How are you different from one another?

AB: I like routine, having a framework of preparation for everything I do. Michael just gets up, puts his underpants on and sees how it goes.

MB: Not always the underpants, to be honest… I’m good at putting on an energetic and positive front. Alf wears his heart on his sleeve – how he’s feeling is how he’ll behave. I’m used to faking it. He’s not really seen the real me. It’s not how I deal with things.

Is there a song that each of you loves to hear the other sing?

MB: I’ve heard everyone do Bring Him Home from Les Misérables. When Colm Wilkinson did it, I truly never thought I would hear anyone as good, never mind better. Alf uses the training he has to keep it rock solid, but the emotion he brings, the variety and range, are exquisite. I can’t sing it very well – I don’t have the technique to float and hold and give the power.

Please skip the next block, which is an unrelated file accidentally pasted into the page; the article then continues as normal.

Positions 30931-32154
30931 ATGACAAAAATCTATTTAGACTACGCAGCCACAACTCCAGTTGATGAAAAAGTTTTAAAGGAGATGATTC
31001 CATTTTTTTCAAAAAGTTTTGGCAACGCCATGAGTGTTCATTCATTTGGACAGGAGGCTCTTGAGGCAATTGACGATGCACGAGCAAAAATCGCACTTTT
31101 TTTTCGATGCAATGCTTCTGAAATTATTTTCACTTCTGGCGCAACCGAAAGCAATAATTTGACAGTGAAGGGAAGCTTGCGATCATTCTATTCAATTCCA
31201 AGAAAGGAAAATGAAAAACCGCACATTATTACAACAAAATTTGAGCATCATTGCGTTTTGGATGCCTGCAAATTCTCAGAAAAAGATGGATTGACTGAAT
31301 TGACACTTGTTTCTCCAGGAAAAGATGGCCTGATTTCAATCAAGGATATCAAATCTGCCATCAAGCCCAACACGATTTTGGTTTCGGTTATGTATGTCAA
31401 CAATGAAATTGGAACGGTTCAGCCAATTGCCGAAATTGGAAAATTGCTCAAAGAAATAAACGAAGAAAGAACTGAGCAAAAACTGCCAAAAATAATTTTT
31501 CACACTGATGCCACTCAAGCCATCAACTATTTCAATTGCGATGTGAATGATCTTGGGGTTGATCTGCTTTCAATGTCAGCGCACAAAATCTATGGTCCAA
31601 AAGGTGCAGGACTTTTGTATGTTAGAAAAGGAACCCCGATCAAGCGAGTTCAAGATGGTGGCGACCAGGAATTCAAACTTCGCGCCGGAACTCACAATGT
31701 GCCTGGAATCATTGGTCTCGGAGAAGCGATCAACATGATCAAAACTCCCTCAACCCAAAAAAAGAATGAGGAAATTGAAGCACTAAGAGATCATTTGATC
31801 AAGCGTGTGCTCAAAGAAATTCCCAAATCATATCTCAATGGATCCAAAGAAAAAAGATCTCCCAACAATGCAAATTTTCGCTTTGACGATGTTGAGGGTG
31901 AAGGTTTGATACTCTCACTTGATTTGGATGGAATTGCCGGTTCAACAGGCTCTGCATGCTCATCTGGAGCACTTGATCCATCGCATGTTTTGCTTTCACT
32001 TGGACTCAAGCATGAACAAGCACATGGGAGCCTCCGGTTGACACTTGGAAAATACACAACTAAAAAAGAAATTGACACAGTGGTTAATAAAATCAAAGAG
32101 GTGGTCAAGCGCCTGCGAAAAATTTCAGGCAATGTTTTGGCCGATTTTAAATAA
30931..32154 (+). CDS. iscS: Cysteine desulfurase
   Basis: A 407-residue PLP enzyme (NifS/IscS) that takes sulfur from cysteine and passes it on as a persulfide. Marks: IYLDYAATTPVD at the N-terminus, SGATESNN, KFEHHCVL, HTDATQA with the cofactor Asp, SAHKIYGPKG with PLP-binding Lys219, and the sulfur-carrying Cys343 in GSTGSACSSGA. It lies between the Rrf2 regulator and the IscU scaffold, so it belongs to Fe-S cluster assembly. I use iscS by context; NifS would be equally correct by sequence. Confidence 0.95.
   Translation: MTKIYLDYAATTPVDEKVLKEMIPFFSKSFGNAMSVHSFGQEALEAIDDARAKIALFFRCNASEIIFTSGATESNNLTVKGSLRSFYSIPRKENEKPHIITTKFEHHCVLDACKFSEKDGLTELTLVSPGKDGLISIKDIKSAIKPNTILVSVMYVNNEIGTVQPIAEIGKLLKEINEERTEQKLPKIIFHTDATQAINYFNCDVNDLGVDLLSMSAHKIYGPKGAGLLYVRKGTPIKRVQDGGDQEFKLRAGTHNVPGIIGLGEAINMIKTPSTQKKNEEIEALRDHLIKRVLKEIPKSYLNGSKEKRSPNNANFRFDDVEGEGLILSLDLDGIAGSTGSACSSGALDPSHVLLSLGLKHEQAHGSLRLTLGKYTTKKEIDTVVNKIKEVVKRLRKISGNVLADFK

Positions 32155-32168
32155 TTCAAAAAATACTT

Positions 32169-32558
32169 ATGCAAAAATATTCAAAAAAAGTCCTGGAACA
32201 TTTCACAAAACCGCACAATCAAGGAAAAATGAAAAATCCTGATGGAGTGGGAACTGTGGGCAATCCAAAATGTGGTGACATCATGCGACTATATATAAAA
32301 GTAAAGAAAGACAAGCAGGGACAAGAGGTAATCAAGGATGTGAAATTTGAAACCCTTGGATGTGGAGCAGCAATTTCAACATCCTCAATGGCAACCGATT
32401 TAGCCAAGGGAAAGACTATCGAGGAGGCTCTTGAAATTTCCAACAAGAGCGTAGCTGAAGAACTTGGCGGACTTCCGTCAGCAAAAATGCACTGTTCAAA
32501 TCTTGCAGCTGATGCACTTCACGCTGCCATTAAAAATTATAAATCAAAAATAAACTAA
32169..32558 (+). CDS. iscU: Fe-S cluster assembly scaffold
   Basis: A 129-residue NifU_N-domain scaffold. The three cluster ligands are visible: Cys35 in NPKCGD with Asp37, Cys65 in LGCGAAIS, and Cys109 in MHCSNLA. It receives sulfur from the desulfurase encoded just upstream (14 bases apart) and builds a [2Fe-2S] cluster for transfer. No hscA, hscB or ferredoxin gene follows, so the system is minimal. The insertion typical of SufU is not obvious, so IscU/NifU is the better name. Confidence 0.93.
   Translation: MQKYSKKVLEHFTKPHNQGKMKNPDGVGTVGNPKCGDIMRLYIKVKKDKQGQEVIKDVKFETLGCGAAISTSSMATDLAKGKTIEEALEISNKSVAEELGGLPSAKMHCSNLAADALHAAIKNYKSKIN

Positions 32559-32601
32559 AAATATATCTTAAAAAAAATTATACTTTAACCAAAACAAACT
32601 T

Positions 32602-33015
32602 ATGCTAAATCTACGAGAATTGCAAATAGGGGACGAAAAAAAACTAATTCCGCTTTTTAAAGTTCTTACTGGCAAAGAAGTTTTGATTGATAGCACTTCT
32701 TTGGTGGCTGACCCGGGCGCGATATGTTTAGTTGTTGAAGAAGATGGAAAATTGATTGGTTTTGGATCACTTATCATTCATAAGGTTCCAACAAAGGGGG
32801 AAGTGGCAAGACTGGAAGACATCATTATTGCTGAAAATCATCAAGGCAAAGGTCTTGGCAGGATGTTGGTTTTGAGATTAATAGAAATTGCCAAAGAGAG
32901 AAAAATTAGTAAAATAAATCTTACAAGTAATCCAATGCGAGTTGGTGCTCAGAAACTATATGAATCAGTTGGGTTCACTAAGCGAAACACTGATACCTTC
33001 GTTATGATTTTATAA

AB: Michael’s really good at Wham! [Both laugh.] Actually, when Michael cracks into Empty Chairs at Empty Tables [Les Misérables], his phrasing is spectacular. No one else can deliver the power of a story like him. He’s a great actor.

Do either of you have a song you’d be happy never to sing again?

[They laugh knowingly.]

AB: Michael can answer for me.

MB: He’d love never to have to sing Music of the Night again.

AB: I don’t like the song. I can perform it but it’s not one of my favourites.

MB: How many millions of times have I sung Love Changes Everything? But when I see how it matters to people, it gives me the impetus to rediscover it and remember how lucky I am to have a song like that.

Any pre-performance rituals?